WASHINGTON (AP) — The surging cost of rental housing has squeezed a rising proportion of U.S. families since the Great Recession struck in 2007.
For more than one in four renters, housing and utilities consume at least half their family income, according to an analysis of Census data by Enterprise Community Partners, a nonprofit that helps finance affordable housing. The number of such households has jumped 26 percent to 11.25 million since 2007, a sign that the 6½-year-old recovery from the recession has given scant relief to much of the country.
The government defines housing costs in excess of 30 percent of income as burdensome.
“It means making really difficult trade-offs,” said Angela Boyd, a vice president at Enterprise Community Partners. “There are daily financial dilemmas about making their rent or buying groceries.”
The crisis reflects one of the shortcomings of the recovery: Wages have failed to match rising rental prices. At the same time, construction has failed to keep pace with demand from renters. The recession pushed more millennials, former homeowners who faced foreclosure and low-wage workers into rental housing.
A result is that 2.3 million more families face pressures that leave them perilously close to homelessness. It’s a reality faced by Lisette Duarte, a 37-year-old living in a two-bedroom apartment with her family in northeast Los Angeles.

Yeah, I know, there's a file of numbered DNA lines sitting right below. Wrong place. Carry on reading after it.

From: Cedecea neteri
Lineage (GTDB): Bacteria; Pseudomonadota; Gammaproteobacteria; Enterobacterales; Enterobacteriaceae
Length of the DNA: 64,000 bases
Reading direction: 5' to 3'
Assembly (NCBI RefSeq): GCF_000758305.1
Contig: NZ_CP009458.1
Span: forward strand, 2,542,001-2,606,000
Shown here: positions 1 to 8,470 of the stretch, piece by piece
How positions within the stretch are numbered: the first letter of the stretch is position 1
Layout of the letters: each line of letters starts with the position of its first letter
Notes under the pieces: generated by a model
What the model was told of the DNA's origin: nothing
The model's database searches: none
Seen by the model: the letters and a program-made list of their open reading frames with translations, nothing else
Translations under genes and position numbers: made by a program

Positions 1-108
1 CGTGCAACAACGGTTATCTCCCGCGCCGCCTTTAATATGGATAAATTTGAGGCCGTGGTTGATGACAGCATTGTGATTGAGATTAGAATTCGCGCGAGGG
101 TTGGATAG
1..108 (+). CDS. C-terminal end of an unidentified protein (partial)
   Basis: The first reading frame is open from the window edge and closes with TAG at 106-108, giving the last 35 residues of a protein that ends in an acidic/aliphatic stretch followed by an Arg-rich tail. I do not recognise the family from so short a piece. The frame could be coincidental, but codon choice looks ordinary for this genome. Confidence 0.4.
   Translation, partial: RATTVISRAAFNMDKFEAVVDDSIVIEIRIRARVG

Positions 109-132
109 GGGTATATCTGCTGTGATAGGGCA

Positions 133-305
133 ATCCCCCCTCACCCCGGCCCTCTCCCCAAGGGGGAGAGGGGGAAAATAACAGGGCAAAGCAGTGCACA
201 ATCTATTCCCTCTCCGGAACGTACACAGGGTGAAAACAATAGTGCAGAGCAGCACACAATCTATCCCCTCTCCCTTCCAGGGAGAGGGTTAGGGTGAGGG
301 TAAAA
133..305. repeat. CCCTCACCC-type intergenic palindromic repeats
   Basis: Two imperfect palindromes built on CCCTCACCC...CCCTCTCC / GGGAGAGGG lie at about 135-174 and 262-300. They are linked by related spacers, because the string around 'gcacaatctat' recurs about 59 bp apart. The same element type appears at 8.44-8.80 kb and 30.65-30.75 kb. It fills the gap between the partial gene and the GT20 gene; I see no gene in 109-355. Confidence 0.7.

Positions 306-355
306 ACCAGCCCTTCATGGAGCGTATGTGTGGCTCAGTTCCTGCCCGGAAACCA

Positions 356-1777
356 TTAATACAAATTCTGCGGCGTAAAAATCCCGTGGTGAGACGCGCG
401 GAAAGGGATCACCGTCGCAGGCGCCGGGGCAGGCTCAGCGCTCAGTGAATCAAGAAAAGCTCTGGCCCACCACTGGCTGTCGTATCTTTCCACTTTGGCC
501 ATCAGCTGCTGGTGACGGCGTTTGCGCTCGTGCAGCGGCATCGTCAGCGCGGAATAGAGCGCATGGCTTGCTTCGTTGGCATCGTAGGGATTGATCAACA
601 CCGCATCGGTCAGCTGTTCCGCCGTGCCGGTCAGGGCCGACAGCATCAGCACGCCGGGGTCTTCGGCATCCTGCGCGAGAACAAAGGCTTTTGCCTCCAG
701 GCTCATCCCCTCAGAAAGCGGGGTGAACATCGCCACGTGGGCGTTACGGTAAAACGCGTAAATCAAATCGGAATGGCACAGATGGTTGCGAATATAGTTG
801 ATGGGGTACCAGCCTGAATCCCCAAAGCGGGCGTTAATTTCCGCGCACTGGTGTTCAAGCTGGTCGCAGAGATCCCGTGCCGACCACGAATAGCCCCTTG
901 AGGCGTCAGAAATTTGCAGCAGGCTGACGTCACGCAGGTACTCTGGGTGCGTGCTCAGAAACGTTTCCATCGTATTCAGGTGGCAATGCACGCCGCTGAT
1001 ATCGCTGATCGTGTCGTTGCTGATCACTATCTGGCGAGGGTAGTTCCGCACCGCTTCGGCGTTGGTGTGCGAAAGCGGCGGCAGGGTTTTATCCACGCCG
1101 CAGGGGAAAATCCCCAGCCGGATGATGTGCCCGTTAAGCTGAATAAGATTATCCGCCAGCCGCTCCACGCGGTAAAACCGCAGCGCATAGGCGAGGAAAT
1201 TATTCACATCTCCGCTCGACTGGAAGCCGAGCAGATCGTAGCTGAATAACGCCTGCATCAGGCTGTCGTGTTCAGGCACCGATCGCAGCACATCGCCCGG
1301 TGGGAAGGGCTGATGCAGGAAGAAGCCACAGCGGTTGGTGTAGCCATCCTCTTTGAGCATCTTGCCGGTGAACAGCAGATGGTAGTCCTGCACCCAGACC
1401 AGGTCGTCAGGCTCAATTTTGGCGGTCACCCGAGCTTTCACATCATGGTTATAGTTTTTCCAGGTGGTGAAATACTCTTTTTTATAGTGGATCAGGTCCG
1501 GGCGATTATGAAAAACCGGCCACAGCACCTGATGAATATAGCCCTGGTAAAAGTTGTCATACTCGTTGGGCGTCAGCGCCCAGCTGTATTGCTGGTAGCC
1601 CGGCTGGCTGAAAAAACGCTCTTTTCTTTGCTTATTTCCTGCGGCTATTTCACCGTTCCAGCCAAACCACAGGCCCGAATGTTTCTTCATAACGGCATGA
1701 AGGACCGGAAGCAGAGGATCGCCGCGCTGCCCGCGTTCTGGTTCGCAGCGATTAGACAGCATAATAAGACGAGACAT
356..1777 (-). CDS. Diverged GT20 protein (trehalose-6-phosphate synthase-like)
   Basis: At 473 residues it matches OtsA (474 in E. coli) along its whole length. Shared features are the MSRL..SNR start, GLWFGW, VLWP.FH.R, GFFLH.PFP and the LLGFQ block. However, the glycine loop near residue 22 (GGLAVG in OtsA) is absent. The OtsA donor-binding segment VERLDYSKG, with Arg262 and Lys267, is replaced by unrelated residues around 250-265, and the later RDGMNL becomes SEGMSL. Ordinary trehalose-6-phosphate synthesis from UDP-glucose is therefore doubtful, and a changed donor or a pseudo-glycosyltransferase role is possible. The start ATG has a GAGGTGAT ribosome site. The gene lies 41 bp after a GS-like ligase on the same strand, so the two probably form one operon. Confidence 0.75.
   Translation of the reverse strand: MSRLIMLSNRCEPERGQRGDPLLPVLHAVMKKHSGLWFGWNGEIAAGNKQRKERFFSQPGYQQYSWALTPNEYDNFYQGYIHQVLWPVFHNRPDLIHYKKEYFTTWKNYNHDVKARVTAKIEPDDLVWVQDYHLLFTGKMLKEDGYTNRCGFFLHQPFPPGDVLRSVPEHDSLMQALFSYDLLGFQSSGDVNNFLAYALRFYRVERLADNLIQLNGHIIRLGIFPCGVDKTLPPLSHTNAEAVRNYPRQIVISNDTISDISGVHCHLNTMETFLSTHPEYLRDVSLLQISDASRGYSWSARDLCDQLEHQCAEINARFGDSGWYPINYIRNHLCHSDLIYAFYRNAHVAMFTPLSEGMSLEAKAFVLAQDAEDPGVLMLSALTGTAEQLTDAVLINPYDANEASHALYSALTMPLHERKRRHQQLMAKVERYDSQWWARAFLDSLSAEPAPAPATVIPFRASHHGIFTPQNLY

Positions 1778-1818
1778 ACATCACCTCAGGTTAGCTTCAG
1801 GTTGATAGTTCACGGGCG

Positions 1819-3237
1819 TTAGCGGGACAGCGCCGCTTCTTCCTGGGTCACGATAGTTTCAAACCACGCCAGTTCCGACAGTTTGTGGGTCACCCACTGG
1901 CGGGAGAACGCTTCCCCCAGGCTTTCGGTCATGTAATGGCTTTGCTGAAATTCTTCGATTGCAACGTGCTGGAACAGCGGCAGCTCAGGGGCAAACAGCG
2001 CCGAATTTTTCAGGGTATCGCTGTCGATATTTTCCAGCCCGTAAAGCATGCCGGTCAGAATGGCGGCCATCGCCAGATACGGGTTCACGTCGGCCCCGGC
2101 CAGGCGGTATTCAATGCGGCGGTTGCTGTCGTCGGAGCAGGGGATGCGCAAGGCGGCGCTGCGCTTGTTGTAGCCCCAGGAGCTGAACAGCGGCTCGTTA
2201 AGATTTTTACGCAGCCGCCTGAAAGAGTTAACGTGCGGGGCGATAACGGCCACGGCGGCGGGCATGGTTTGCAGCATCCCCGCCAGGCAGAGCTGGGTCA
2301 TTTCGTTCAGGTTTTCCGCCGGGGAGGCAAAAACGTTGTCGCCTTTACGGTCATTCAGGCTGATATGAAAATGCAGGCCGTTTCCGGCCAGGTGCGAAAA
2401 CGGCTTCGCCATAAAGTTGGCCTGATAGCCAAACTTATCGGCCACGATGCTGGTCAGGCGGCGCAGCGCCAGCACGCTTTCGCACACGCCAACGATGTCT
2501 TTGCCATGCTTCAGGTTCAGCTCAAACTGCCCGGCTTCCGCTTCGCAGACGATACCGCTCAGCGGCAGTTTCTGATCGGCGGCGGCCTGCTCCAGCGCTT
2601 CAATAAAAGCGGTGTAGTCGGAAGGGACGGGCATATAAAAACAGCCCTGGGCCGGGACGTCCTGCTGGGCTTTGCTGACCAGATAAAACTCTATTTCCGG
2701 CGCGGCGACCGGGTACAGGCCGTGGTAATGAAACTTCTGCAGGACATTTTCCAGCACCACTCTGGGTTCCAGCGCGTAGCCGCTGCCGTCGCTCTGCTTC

Duarte’s husband lost his job as an electrician more than three years ago. With both their son and daughter on the autistic spectrum and in need of care, he chose to stay at home while she worked a job requiring a 90-minute commute each way. The lost income forced them out of a three-bedroom house and eventually into a hotel, where vouchers over the course of five months helped them save for a security deposit for an apartment.
About a year ago, the family moved into a two-bedroom apartment in the Highland Park neighborhood where Duarte had grown up. Two-bedrooms in that gentrifying community rent for an average of about $1,600 a month, according to the online service Apartment List. The expense, along with utilities, consumes half of Duarte’s paycheck.
The family relies on prepaid cellphones. They don’t dine out or go on vacations. Whatever extra income they have often goes for health care.
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